I recently built out a read only JSON API with a Google spreadsheet as the back end data source.
Why do such a thing? I didn’t need to modify the back end, but wanted to make the data available to other software. The people who maintain this data are very comfortable using Google spreadsheets. While I could have written a custom CRUD app, this didn’t seem like a good use of time when Google spreadsheets had served us well in the past.
How did I do this? I first of all created a sanitized spreadsheet, using importrange and regexreplace. This level of indirection assures me that if the source data changes, I can adjust fairly easily. If the user managing the spreadsheet wants to rearrange columns, I can adjust my sanitized spreadsheet easily.
Then, in order to make it look like a normal API call, I fronted the script with Varnish and did some regsub magic in my VCL file (as well as some light authentication).
This approach has the benefit of keeping everything in Google’s cloud, and allowing you to access the spreadsheet data easily.
This approach has significant limitations, however.
- Google apps scripts calls are slow, especially when accessing spreadsheet data. Using the cache service can help.
- You cannot return anything other than a 200 response code. None of the other response codes are available.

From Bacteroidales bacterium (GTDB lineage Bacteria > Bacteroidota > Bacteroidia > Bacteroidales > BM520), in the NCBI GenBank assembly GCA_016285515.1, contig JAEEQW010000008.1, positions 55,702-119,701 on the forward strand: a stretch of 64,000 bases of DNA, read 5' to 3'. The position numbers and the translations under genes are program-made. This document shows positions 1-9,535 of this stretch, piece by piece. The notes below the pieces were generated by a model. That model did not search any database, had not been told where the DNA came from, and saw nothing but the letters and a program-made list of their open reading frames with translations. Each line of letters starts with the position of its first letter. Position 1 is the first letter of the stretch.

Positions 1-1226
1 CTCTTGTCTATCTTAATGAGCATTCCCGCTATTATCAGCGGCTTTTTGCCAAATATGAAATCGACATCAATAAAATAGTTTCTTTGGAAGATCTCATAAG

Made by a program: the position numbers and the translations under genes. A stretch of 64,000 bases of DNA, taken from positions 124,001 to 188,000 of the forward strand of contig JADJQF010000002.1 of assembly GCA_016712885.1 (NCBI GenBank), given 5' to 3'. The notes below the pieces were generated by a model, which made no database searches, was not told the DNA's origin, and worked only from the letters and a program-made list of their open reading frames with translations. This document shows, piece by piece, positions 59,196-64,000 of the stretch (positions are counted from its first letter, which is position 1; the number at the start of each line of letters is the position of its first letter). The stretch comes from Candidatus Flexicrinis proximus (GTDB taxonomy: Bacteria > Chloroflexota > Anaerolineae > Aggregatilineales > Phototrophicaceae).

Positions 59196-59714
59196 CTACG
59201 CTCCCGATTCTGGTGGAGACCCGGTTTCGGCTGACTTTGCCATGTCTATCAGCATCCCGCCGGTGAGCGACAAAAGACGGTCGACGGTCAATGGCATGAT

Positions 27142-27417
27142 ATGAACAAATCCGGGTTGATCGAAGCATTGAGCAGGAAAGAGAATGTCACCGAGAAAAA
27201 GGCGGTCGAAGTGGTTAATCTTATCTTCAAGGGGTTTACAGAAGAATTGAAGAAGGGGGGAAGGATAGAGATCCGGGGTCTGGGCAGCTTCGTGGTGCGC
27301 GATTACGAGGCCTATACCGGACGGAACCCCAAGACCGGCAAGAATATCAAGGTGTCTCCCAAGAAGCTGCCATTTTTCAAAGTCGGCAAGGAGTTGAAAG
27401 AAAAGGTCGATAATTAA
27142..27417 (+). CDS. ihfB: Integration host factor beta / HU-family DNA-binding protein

- The actual content is served after a redirect, so caching it at the Varnish level is difficult (though possible), and clients must be able to follow redirects.
- Google changes the ip of the server running the script. This is not such a big problem, unless your version of Varnish only takes IP addresses in the VCL file, not hostnames. Like ours.
Was this a good idea? Well, it let me build out the API relatively quickly without affecting the users managing the data or finding any other place to put it. But we’ll probably move away from this due to the limitations listed above. One we’ve found particularly painful is the IP address switching, which usually only shows up in our automated testing.
We’ll probably start pushing the data daily (it doesn’t change all that often) to a local JDBC database using the JDBC service and use either RestSQL or DropWizard to generate an API for it. (RestSQL is quicker, but DropWizard lets us maintain format compatibility.)